Saturday, July 22, 2017

Savvy Saturday: Writing Tips with Ron Voigts

Writing Tips: Some Rewrite Advice

So you’re done. Whew! You’ve finished writing the novel, the one you’ve been thinking about and talking about for years. Job well done! Now you can move on.

Not yet. Now the real work begins. This is the moment that defines writers and their work. You are now ready to begin the rewrite.

Suddenly your hands become shaky. Heart beats faster. Palms become sweaty. But you shake it off and plod ahead. To help you polish your dream, let me toss out a few tips.


In the real world we have expectations how things happen and function unless we’re living in the “matrix” or some alternate universe. We anticipate continuity in our real life experiences and would not expect anything less in fiction. Reread for the continuity.
  • Time Continuity—things take place in real time. Assign dates and times to scenes. I usually add a first line in parenthesis and take out later. Review for conflicts and impossibilities. In my recent rewrite, two characters on a road trip could not arrive in time to meet up with the protagonist. I modified the scene to allow them to drive overnight rather than stay in a motel.
  • Character Continuity—a character has history, personality, appearance, and likes/dislikes. They better well be the same in chapter one and chapter twenty. The pretty girl’s brown eyes better not be blue later. The two year med student becoming squeamish at the sight of blood will raise an eyebrow, unless you’re prepared to introduce some conflict or problem in his life.
  • Plot continuity—plot needs to hold together from start to finish. Gaping holes are not permitted. Flaws will totally unnerve the reader. A dead grandmother in chapter one, making tea in chapter twelve will not do. The hero uses a hidden derringer strapped to his ankle better have been foreshadowed earlier.
  • Location continuity—draw maps of locales and plans for buildings and rooms. Messing up a location can be disconcerting. If the bad guys hide out is north of town, the hero should not be heading south on Hwy 57 to get to them. The Piggly Wiggly down the block cannot turn into a Winn Dixie the next day.
  • Object Continuity—changing the littles things can disrupt the reader’s experience. The hero driving a yellow Camaro in Chapter Two should not be cruising in a red Ferrari in Chapter Six. Grandma’s antique broach cannot magically become a vintage ring later on.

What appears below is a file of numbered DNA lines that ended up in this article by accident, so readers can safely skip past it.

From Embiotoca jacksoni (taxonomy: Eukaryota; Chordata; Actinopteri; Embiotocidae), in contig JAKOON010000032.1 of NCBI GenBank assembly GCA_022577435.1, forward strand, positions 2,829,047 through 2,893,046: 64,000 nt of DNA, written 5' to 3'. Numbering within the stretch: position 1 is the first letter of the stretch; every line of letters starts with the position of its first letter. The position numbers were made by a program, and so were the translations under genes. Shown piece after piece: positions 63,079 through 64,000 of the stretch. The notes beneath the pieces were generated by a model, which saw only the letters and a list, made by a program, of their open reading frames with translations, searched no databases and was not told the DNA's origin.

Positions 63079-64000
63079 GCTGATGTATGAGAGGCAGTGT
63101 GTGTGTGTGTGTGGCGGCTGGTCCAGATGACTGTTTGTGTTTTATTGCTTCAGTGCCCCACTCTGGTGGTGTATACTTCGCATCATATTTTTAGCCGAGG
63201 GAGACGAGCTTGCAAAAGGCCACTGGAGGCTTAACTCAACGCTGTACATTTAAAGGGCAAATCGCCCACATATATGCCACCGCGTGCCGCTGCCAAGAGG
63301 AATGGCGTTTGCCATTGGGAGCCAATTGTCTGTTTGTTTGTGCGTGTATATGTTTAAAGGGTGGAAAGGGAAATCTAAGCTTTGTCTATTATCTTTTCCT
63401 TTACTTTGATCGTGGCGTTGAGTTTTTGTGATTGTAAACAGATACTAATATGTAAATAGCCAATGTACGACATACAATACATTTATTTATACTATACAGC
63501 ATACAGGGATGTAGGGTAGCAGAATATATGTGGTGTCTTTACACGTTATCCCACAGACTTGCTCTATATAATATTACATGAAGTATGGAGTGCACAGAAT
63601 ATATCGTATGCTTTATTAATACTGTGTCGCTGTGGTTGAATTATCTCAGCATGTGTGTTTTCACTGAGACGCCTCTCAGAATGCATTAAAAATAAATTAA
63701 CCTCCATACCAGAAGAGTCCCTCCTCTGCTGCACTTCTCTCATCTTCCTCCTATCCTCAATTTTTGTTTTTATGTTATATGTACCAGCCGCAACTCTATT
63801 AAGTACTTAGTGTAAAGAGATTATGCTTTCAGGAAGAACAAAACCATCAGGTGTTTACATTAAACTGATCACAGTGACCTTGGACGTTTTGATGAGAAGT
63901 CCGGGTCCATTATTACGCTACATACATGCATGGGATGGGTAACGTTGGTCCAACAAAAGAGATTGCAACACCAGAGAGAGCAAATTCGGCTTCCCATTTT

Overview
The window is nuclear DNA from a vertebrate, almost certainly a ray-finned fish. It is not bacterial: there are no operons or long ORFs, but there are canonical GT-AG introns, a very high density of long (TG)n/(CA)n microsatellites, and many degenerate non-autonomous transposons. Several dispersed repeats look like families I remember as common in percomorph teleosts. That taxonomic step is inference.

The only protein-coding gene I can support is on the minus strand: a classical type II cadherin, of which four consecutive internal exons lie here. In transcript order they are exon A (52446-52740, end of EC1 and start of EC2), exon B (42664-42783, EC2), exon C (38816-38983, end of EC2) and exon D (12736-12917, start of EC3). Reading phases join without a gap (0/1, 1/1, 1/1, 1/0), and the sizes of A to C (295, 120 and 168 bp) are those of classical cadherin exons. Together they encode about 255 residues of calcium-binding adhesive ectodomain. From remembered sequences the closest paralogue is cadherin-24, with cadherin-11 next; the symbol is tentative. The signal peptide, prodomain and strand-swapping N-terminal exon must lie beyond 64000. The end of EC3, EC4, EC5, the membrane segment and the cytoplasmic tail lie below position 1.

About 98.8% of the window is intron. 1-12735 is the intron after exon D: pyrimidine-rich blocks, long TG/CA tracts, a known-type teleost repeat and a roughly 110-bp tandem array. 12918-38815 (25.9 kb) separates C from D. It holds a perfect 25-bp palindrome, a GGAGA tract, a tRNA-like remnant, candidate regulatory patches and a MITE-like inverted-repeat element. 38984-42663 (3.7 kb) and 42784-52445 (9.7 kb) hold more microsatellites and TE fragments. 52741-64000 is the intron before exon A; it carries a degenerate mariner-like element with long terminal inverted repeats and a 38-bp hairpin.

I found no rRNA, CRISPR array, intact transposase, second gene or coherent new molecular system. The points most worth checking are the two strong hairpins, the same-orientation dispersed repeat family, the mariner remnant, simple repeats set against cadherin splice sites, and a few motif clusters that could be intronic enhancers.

POV mistakes

The point-of-view character can see, feel, smell, hear, think and touch their environment. He or she cannot know what someone else is thinking. So when in Molly’s POV, she observes her boyfriend is angry, unless she is a mind reader, she cannot know that. She must have seen or heard something. He kicked the door, cussed, and shouted at her. The more obvious POV error is head hopping. Not recommended.


Are the scenes well crafted? Do they move the plot along? If the scene lacks conflict and tension, it probably won’t hold a reader’s attention. Readers get bored when nothing is happening and page ahead or worse—put the book down. Also, a missing scene leaves things open and unexplained.

Ten More Things to Check

1. Show don’t tell. (This one gets beaten to death but still is important.)
2. Use active voice, not passive.
3. Use strong verbs.
4. Limit “-ing” words.
5. Eliminate excessive “-ly” words.
6. Replace overused words. (Examples: saw, heard, thought, little, looked, that, really, then, as, if, and so on.)
7. Use “said” and “asked” rather than fancier words. Eliminate if possible.
8. Avoid clichés. Find original ideas, metaphors, and similes.
9. Avoid word echoes. (Words repeated in short amount of time.)
10. Provide details instead of generalities.

Listen to Your Story

Finally, listen to your story. Word and Adobe have built in functions that read aloud the words. Some places offer free software for text to speech. Granted the voices are flat and tinny, but hearing your story makes it so much easier to find typos, wording issues, and sentence flow. If you have a friend who can read well that can work too. Just be cautious! The human brain is good at filling in missing words and making corrections on the fly. Someone reading your work may be editing it for you!

The most important tip on rewrites. Have fun! It’s not just the destination. It’s the journey.

About Ron
Ron D. Voigts, originally from the Midwest, now living in North Carolina since 1993, pens murder mysteries with a dark flair. He has authored eight books, including four in a middle-grade series. His latest mysteries, The Witch’s Daughter and The Fortune Teller’s Secret, lean toward the supernatural. Ideas for his stories comes from the rural areas where he has lived, places he has visited, his love of the paranormal, and an overactive imagination. When not plunking out a novel at the keyboard, he spends his time sharpening his culinary skills, watching gritty movies, and eating cookies with chocolate chips.

Check out Ron's website.


  1. Great Article. Practical advice for writers at every level

  2. Ron is so right (or is it write?). The difference between writing a novel and writing a novel that someone will fork over their money for, is the attention to the details refined during the multiple rounds of revision.

  3. Good advice, Ron. Editing is what makes a book sparkle.